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Fedora: Cockpit 198, EPEL, and Fedora Community Departure

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Red Hat
  • Cockpit 198

    Cockpit has been restyled to match the PatternFly 4 User Interface design, including the Red Hat Text and Display fonts.

    This style refresh aligns Cockpit with other web user interfaces that use PatternFly, such as OpenShift 4.

    Over time, Cockpit will be ported to actually use PatternFly 4 widgets, but this restyle allows us to change Cockpit gradually.

  • The State Of EPEL-8 For Complementing RHEL8's Packages

    Under the Fedora umbrella has been the "Extra Packages for Enterprise Linux" to complement the official RHEL packages with extra packages largely based on Fedora packages. While RHEL 8.0 launched in May, there hasn't been full support for EPEL-8 yet but it's being worked on.

    Due to the many changes from RHEL7 to RHEL8, the EPEL-8 support has been slow. The EPEL-8 bring-up is being done via a multi-phase roll-out.

  • Fedora Community Action and Impact Coordinator (FCAIC)

    I’ve decided to move on from my role as the Fedora Community Action and Impact Coordinator (FCAIC). This was not an easy decision to make. I am proud of the work I have done in Fedora over the last three years and I think I have helped the community move past many challenges. I could NEVER have done all of this without the support and assistance of the community!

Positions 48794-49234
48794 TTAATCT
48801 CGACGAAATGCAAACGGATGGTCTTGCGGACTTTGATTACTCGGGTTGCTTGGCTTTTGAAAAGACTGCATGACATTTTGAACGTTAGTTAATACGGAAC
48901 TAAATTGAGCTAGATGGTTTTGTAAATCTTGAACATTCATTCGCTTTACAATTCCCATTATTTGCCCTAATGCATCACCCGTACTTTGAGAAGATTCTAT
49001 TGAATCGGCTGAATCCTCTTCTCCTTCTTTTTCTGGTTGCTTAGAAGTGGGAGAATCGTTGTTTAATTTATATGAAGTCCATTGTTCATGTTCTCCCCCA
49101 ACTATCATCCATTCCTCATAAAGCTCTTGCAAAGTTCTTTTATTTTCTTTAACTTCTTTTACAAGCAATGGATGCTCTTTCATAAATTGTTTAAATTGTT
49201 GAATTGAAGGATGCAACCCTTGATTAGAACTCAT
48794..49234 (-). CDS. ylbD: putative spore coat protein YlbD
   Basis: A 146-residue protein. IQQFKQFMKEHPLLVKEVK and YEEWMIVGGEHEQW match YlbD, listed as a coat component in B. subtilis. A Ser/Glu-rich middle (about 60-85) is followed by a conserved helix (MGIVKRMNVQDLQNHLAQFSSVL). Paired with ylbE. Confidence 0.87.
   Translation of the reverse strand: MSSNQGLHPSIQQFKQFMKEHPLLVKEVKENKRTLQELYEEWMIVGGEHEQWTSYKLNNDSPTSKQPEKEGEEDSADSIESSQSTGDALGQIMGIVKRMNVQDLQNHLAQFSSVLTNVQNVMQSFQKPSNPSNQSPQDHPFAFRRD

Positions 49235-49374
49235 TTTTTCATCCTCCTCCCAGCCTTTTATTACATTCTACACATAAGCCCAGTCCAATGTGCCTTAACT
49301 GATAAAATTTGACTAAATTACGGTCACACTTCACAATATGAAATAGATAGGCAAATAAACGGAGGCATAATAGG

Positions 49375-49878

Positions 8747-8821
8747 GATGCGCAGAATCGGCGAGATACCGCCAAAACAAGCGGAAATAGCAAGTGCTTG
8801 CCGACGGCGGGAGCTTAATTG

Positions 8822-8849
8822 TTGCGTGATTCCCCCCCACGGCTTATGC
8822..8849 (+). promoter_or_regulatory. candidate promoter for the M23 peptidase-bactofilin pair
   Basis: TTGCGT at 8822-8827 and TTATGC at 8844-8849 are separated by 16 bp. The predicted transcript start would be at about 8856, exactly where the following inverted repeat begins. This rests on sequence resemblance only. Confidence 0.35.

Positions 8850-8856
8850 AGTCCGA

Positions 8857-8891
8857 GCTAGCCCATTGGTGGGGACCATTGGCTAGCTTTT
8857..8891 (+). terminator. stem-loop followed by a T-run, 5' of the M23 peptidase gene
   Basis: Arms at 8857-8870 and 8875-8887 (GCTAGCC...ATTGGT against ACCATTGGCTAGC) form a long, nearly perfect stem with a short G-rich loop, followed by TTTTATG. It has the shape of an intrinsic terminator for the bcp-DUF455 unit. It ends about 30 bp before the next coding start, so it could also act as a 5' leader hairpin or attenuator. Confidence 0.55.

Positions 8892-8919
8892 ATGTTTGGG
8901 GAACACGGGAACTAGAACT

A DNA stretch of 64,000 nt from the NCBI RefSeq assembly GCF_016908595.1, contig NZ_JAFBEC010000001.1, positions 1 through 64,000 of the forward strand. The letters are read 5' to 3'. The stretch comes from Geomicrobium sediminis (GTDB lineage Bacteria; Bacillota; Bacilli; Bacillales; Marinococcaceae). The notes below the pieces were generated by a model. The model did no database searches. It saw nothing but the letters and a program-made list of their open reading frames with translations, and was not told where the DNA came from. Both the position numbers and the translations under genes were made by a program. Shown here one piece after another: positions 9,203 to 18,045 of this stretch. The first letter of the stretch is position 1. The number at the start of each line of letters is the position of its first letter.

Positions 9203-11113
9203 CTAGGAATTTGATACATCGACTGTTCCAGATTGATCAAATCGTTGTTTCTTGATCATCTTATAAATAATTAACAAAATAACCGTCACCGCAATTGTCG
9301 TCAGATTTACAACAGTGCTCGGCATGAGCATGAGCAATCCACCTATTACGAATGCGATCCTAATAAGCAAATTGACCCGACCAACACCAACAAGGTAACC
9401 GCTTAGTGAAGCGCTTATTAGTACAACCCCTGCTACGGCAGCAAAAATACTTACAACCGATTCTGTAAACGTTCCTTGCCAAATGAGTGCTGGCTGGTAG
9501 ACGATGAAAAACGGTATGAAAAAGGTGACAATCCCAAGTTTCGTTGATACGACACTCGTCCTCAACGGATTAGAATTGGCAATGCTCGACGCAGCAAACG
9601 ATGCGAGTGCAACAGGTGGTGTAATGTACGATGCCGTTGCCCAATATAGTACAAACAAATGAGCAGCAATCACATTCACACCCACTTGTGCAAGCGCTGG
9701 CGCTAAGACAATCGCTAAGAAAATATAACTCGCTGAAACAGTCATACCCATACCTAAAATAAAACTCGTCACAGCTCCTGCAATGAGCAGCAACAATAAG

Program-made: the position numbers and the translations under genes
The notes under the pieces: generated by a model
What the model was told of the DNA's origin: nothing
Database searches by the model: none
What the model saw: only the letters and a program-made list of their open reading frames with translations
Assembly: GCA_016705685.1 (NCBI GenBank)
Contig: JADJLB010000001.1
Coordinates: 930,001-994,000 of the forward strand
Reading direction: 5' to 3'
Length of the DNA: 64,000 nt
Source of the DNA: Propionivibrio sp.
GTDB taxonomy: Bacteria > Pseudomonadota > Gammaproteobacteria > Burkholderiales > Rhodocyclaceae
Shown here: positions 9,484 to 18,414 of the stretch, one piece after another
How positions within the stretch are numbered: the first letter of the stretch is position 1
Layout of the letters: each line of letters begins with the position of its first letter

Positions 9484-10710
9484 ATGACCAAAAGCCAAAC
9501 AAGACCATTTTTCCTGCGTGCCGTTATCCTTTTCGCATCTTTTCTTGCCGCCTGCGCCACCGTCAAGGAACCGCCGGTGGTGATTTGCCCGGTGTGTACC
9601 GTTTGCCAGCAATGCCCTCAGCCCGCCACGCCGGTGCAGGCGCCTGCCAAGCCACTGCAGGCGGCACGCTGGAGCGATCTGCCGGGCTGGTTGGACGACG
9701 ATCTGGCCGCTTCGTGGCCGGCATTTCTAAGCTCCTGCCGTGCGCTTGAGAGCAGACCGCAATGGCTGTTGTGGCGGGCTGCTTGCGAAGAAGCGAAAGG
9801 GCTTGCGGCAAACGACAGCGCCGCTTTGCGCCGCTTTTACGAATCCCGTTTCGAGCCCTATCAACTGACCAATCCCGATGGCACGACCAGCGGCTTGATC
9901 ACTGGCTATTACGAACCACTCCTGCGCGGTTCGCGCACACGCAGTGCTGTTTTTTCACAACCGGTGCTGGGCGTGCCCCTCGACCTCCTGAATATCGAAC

As some of you know, I have been covering for some other roles in Red Hat for almost the last year. Some of these tasks have led to some opportunities to take my career in a different direction. I am going to remain at Red Hat and on the same team with the same manager, but with a slightly expanded scope of duties. I will no longer be day-to-day on Fedora and will instead be in a consultative role as a Community Architect at Large. This is a fancy way of saying that I will be tackling helping lots of projects with various issues while also working on some specific strategic objectives.

More in Tux Machines

Red Hat/IBM and Fedora Leftovers

  • An introduction to cloud-native CI/CD with Red Hat OpenShift Pipelines

    Red Hat OpenShift 4.1 offers a developer preview of OpenShift Pipelines, which enable the creation of cloud-native, Kubernetes-style continuous integration and continuous delivery (CI/CD) pipelines based on the Tekton project. In a recent article on the Red Hat OpenShift blog, I provided an introduction to Tekton and pipeline concepts and described the benefits and features of OpenShift Pipelines. OpenShift Pipelines builds upon the Tekton project to enable teams to build Kubernetes-style delivery pipelines that they can fully control and own the complete lifecycle of their microservices without having to rely on central teams to maintain and manage a CI server, plugins, and its configurations.